As the celestial children of God and the Goddess, angels are employed as their father's direct agents and have carte blanche to travel anywhere their duties require them to go, be it in Heaven, on Earth, or in Hell. This has been shown repeatedly throughout the series, as other angels besides Lucifer have come to Earth and Amenadiel (D.B. Woodside) traveled to Hell on several occasions to keep the peace in Lucifer's absence. The angel Gabriel, as the Angel of Messages, has even more liberty than her brother and sister archangels, and is capable of traveling to other dimensions, such as the reality created by the Goddess. Only the direct word of God can prevent an angel from going someplace, which was why Lucifer was able to travel to Earth from Hell at his leisure, but could not return to Heaven without risking destruction.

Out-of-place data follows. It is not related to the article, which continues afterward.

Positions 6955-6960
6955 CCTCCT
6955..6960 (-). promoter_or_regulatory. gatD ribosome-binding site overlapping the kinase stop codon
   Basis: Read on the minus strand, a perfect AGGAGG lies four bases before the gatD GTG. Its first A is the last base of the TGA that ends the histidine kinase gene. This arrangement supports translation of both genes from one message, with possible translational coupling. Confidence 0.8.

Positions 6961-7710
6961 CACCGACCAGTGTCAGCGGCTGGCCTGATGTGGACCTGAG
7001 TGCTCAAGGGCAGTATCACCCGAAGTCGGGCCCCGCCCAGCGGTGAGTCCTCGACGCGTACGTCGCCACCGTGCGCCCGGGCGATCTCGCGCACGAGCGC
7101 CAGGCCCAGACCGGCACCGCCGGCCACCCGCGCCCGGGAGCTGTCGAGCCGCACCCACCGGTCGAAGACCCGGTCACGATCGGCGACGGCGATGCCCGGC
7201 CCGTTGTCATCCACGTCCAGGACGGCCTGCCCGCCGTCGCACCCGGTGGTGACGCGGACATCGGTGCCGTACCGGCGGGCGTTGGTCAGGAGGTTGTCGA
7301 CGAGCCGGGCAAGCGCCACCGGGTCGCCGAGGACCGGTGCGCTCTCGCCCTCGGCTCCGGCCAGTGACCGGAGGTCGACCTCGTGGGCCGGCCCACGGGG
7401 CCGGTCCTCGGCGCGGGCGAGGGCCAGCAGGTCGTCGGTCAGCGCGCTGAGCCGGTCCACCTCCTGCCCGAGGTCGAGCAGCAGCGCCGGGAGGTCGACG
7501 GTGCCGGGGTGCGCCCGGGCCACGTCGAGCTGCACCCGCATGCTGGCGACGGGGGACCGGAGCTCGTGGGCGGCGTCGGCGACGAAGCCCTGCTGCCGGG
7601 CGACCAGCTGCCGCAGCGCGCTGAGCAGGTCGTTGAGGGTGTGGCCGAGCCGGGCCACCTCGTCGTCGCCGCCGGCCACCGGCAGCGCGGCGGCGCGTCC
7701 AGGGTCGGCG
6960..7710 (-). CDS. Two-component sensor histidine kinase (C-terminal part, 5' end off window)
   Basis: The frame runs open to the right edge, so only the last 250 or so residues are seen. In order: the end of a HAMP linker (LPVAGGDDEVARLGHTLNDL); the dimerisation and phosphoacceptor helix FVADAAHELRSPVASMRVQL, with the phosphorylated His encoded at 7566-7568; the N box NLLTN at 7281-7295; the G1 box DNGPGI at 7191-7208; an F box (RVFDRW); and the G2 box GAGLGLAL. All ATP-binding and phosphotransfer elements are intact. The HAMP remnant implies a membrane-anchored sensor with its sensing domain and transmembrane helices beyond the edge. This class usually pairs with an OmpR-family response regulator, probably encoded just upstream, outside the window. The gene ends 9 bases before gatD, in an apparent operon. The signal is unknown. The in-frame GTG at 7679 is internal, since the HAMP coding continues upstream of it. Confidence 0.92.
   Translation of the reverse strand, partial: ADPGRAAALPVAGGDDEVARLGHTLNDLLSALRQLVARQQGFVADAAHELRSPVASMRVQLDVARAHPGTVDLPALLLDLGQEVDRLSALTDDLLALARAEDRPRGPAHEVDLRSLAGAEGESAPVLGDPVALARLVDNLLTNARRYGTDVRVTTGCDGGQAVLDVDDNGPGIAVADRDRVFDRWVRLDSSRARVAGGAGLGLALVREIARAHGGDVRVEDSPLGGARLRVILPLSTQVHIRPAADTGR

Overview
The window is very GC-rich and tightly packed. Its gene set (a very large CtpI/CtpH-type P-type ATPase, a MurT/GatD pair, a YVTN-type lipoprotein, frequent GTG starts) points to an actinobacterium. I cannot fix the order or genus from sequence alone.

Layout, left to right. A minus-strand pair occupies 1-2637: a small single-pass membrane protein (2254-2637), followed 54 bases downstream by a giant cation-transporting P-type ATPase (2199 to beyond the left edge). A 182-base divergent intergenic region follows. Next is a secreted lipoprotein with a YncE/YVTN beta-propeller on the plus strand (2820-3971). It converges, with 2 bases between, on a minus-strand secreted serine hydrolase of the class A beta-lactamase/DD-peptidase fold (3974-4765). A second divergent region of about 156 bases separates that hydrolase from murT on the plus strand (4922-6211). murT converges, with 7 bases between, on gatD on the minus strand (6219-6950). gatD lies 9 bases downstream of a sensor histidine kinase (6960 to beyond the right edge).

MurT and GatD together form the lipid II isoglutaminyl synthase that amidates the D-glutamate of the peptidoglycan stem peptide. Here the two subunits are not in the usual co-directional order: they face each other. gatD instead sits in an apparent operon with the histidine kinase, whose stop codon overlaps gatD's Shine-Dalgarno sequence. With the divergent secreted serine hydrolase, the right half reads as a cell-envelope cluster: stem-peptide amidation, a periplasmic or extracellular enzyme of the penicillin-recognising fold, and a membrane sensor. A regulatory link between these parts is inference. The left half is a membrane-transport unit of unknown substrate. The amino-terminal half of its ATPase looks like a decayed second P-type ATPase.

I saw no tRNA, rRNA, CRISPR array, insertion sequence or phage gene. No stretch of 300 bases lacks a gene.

While the original Lucifer comics featured many beings collectively known as demons, the demons of the Netflix Lucifer series are all members of the Lilim, a demonic race born of Adam's first wife, Lilith, who gave them to Lucifer in the hopes that he would turn them into an army that might challenge God for control of the universe. Instead, Lucifer employed them as both the actors who populated the Hell-Loops that tormented various damned souls, and the torturers who took a more direct hand in dealing with Hell's inmates. The demons of Lucifer are forbidden from manifesting on Earth except by possessing the bodies of recently deceased humans, but Mazikeen noted that Lucifer had outlawed the practice centuries earlier. The fact that the demons who rebelled against Lucifer's rule in season 4 continued to inhabit dead bodies rather than coming to Earth themselves suggested that demons have no other ability to travel between realms through their own power.